At least one of the first and second spaced surfaces of the protruding member is contoured to engage each surface of the first and second members of the artificial disc; and
The first surface of the projecting member is curved and the second surface of the projecting member is flat.Embodiment 27.Insert plate as described in.
[Embodiment 29]
  Each of the first and second attachment elements includes a flange having an attachment hole therethrough, wherein the attachment hole couples the flange to each one of the first and second members of the artificial disc. To accept the fasteners,
The mounting hole is oriented in a direction substantially parallel to the longitudinal axis of the spinal column; and
At least one of the protruding members extending in a direction along a rearward surface of the base that is substantially transverse to the longitudinal axis of the spinal column.Embodiment 27.Insert plate as described in.
[Embodiment 30]
  Further including an insertion member extending from a posterior surface of the base and operable to facilitate movement of the artificial disc and insertion into the disc space;Embodiment 23Insert plate as described in.
[Embodiment 31]
  The first and second insertion members allow the first and second members to be inserted into and moved through the disc space without substantially changing their orientation relative to each other. A stem extending forward to facilitate movement of the artificial disc to be at least one of the members;Embodiment 30.Insert plate as described in.
[Third Embodiment]
  The stem is sized and shaped to engage an insertion handle to further facilitate movement of the artificial disc;Embodiment 31.Insert plate as described in.
[Embodiment 33]
  The stem is removable from the insertion handle to facilitate removal of the handle when the artificial disc is positioned within the disc space;Embodiment 32.Insert plate as described in.
[Embodiment 34]
  One of the stem and the insertion handle includes a hole, and the other of the stem and the insertion handle includes a tapered shaft that frictionally engages the hole to facilitate releasable engagement with each other. Including,Embodiment 33.Insert plate as described in.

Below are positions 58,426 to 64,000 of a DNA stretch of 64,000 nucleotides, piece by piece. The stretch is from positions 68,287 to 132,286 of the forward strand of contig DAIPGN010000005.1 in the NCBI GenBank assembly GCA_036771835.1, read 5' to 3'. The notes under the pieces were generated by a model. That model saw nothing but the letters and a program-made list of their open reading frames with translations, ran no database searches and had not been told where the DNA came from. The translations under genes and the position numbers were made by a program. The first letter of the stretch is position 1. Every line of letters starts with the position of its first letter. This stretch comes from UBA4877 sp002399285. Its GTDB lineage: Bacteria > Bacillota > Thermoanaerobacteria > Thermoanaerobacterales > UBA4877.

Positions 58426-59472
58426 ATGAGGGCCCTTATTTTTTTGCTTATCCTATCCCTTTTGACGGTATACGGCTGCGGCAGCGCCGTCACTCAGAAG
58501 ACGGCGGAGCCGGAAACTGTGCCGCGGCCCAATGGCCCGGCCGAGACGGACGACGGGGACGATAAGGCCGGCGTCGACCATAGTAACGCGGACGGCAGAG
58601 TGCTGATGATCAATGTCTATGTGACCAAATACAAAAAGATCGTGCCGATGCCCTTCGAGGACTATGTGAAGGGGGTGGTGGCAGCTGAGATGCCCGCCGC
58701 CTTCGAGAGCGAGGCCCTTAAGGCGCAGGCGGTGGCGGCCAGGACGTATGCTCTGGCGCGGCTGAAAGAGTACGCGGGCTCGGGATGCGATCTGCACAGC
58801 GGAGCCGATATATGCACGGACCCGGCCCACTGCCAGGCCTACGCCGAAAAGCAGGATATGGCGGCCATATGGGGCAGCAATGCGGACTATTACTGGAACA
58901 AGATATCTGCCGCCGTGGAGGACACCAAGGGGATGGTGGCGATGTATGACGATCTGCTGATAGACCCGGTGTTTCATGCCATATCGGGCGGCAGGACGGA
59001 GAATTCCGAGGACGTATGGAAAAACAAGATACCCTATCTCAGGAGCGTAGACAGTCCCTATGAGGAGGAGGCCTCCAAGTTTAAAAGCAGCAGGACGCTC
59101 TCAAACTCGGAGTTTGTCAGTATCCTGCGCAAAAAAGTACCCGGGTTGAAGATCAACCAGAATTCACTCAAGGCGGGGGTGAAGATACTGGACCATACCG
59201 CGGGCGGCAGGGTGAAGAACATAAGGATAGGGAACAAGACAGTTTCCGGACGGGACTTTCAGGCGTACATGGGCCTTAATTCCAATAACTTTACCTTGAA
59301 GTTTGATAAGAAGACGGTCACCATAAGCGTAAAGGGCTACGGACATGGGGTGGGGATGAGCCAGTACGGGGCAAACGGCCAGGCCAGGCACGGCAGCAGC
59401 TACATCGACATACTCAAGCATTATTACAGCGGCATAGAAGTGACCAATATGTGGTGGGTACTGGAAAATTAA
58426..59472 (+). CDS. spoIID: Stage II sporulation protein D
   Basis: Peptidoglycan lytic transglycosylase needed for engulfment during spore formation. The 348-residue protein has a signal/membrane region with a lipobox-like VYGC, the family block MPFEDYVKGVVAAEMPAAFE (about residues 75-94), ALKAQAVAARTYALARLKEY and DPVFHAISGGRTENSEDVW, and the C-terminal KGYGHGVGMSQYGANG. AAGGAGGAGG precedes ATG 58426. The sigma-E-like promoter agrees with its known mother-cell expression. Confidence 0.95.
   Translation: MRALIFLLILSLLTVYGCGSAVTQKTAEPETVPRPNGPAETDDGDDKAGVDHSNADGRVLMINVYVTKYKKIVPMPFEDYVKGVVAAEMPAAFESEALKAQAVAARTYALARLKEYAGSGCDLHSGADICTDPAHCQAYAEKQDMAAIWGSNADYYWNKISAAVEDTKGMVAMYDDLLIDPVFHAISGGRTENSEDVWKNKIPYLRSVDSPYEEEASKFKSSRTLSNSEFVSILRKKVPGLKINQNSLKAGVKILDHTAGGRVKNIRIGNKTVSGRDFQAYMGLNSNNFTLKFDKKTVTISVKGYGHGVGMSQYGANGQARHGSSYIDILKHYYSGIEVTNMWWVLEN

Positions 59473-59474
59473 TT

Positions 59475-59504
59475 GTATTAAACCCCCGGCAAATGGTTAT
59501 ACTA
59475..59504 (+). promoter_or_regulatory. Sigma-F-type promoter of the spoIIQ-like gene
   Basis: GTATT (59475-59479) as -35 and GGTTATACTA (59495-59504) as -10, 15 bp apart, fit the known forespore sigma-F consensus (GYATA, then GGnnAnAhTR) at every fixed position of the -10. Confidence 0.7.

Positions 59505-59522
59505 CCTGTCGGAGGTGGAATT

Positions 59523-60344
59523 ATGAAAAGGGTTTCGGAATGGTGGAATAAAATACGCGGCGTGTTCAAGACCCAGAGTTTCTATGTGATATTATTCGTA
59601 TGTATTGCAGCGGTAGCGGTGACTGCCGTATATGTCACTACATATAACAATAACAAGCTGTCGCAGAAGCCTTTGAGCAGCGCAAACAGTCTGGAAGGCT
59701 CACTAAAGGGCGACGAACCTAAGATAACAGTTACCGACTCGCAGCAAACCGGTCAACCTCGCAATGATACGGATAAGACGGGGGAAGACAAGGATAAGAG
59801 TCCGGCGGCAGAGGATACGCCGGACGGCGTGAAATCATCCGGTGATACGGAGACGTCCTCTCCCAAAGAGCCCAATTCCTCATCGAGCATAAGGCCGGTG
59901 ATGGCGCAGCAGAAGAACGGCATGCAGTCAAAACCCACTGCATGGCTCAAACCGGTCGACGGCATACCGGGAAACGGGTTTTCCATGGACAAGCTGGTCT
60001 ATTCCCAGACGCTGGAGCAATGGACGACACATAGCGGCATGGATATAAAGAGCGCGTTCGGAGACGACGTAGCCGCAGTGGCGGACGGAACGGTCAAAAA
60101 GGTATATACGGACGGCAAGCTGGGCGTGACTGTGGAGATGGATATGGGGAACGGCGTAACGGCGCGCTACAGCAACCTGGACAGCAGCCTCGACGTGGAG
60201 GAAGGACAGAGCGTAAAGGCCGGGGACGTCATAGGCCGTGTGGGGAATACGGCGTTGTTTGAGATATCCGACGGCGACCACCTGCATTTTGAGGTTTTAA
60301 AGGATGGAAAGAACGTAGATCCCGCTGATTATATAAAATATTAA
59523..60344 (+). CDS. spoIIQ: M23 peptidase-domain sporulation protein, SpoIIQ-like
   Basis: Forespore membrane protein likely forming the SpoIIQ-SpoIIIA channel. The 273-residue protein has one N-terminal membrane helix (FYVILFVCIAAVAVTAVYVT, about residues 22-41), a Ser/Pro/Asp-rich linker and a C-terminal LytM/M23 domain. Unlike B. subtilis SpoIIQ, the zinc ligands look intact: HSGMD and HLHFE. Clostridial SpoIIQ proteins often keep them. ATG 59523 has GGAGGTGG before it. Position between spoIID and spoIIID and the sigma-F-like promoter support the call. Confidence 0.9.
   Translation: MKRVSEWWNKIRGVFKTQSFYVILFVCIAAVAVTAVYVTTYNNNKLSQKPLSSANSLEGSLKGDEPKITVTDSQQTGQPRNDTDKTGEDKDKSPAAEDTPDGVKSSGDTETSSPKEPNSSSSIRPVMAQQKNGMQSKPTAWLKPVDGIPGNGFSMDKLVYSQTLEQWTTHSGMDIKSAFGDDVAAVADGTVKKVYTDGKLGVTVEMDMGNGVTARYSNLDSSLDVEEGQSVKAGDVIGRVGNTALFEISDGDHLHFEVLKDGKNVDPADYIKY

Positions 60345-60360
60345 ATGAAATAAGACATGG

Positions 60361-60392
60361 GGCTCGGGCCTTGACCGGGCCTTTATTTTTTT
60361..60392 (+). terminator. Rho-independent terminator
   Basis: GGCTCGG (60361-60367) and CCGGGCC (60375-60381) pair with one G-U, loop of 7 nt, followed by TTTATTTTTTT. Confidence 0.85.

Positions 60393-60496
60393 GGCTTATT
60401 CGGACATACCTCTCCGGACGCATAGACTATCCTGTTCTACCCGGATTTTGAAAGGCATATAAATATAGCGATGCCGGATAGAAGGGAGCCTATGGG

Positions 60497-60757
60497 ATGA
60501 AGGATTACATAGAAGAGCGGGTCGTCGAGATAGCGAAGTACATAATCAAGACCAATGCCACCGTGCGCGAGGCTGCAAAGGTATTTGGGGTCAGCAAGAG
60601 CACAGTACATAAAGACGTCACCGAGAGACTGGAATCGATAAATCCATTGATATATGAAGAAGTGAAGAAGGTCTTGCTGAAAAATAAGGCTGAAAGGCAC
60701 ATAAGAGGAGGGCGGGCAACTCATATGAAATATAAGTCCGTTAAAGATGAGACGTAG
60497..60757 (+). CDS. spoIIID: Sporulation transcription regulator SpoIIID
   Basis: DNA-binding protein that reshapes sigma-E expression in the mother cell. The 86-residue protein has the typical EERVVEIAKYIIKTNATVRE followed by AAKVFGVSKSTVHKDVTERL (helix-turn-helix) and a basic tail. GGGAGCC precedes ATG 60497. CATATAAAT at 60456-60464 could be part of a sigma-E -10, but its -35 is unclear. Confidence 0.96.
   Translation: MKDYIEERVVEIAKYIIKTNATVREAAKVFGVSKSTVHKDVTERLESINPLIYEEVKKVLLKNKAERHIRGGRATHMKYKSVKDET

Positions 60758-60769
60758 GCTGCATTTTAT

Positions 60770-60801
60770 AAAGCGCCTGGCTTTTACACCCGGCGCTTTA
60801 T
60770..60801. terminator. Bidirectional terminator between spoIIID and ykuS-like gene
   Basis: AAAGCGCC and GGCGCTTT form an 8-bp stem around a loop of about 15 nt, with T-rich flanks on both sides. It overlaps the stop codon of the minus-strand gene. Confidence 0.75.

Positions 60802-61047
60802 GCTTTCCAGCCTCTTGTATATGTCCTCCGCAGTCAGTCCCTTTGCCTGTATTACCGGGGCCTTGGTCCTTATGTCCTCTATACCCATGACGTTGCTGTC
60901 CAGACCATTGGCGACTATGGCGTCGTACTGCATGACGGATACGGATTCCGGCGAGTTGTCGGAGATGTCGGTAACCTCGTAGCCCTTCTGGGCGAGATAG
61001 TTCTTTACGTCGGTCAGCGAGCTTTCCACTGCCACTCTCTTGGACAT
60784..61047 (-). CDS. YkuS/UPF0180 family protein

[Embodiment 35]
  The base is operable to removably engage a flange of a first member of the artificial disc and removably engage a flange of a second member of the artificial disc; And the second flange includes one or more respective through holes for receiving bone screws to secure the first and second members to each adjacent vertebra of the spinal disc space, and the base is from an anterior view Cooperating to direct through-holes in the first and second flanges of the artificial disc having a configuration substantially similar to that of a spinal fusion plate when viewed;Embodiment 23Insert plate as described in.
[Embodiment 36]
  The base cooperates to maintain the first and second members of the artificial disc in a substantially registered orientation for simultaneous insertion into the disc space;Embodiment 35.Insert plate as described in.
[Embodiment 37]
  A device for replacing at least a portion of an intervertebral disc in a spinal column, comprising:
First and second members of an artificial disc, and
Removably coupled to each of the first and second members of the artificial disc and operable to orient them for simultaneous insertion into the spinal disc space defined by each end plate of an adjacent vertebra And an insertion plate.
[Thirty-eighth embodiment]
  The device is at least part of a sterile assembly disposed in a sealed package;Embodiment 37.The device described in 1.

[Embodiment 39]
  A shaft having a proximal end and a distal end; and
  To an insertion plate disposed at the distal end of the shaft and maintaining the first and second members of the artificial disc in register with each other for substantially simultaneous insertion into the spinal disc space An insertion member including an engagement member operable to removably engage.
[Embodiment 40]
  At least one of the shafts allowing the first and second members of the artificial disc to be inserted into and moved through the disc space without substantially changing their orientation relative to each other. Is operable to allowEmbodiment 39.Insert handle as described in.
[Embodiment 41]
  The insertion handle is removable from the insertion plate to facilitate removal of the insertion handle when the artificial disc is positioned within the disc space;Embodiment 39.Insert handle as described in.
[Embodiment 42]
  A base having a rearward facing surface oriented toward the first and second members of the artificial disc, a spaced forward facing surface, and an insertion member extending from the forward facing surface of the base; Including, and